Wenger (1998) states that the way practice is formed within a community and the way practice forms are expressed in three aspect- Joint enterprise, shared repertoire and mutual engagement. Joint enterprise represents the common interest of community members and the aim of the community in general. According to Wenger (1998, p. 83), shared repertoire includes “ routines, words, tools, ways of doing things, stories, gestures, symbols, genres, actions, or concepts that the community has produced or adopted in the course of its existence, and which have become

part of its practice’’. Mutual engagement means the way members of a community communicate and connect with one another within the practice (Wenger, 2008).

Lesser and storck (2001) asserts that benefit do not only come to individuals through CoP, but also to organizations. Also, the community idea is confirmed to be a way to growing and supporting organizational memory over a long period of time. Quinello (2006) explains organizational memory as a common idea that describes knowledge sharing, storage, policies and practice in a firm. McDermott (2004) states that CoP is termed to be successful if there is a particular knowledge transfer or experiences between its members so as to add to a growing practice in a particular field.

Probst and Borzillo (2008) in their work identified some reasons why CoP do not succeed. One of which is that member reduce their level of engagement like constant attendance of meetings, low level support in solving problems to member and lack of new ideas from members.

Also, that if members hardly connect with one another with respect to practices then this can affect the CoP negatively. Another point that was raised by Probst and Borzillo is that CoP will also fail if members only trust their own competence and not interested in making use of practices emanating from other CoP members.

Soft Systems thinking

According to Reisman (1979, p.2), a system is defined as “a set of resources- personnel, materials, facilities, and/or information- organized to perform designated functions, in order to achieve desired results”. In the video by Awal premi (2015), Professor Ackoff explains that the main feature of a car is to transport an individual from a location to another which no part of the car do alone. In this view, relating system thinking (ST) to that of an organization will mean the interaction and interconnection between various units of a firm will enables the whole organization to function properly. If a unit of the firm becomes defective, there will be a change in the way the organization operates. ST is essential thinking systematically and concentrating on dynamics, usually non-sequential processes of connection and communication between an environment and its resources where the system functions (Reisman and Oral, 2005).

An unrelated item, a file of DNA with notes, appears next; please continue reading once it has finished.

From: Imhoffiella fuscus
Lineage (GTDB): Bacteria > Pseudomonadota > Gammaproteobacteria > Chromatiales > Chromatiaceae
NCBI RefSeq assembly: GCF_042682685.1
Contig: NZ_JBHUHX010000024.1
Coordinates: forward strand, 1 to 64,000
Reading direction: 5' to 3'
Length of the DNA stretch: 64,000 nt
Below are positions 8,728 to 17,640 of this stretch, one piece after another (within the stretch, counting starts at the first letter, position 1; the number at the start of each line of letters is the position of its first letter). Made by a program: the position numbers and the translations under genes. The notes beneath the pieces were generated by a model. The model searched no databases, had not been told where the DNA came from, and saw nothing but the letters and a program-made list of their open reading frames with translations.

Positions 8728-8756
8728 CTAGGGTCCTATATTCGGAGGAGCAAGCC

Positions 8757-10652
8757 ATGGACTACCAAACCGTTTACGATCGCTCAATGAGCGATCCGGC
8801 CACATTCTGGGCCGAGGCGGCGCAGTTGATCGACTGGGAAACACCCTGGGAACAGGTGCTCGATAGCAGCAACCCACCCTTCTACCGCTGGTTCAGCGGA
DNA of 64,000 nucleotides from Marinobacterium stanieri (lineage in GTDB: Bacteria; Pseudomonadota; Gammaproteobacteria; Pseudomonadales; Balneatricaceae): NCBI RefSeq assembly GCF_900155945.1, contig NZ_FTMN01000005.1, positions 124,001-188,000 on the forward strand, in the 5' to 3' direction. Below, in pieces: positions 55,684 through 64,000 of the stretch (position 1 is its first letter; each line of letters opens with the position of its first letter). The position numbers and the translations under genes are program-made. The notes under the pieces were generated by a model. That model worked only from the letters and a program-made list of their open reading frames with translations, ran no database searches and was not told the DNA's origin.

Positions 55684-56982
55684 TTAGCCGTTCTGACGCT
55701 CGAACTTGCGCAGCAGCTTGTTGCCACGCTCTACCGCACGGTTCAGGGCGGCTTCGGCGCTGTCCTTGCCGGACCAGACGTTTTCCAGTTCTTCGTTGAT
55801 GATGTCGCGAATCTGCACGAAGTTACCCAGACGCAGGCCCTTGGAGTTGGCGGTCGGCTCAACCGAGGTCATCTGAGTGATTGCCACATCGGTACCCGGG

Soft system methodology (SSM) focuses on learning from circumstantial and organizational uncertainty and acknowledging socially bounded difficult situation with respect to changeful relations and ensuring improvements (Jacob, 2004).

Jacobs (2004, p. 140) in his work asserts that using “SSM can help managers and others develop new perspectives by recognizing and accounting for factors otherwise ignored and challenge prevailing attitudes and entrenched assumption”.

SSM provides a rational way to individual and group thinking with respect to circumstances, difficulties and the uncertainty of policy (Checkland and Scholes, 1990).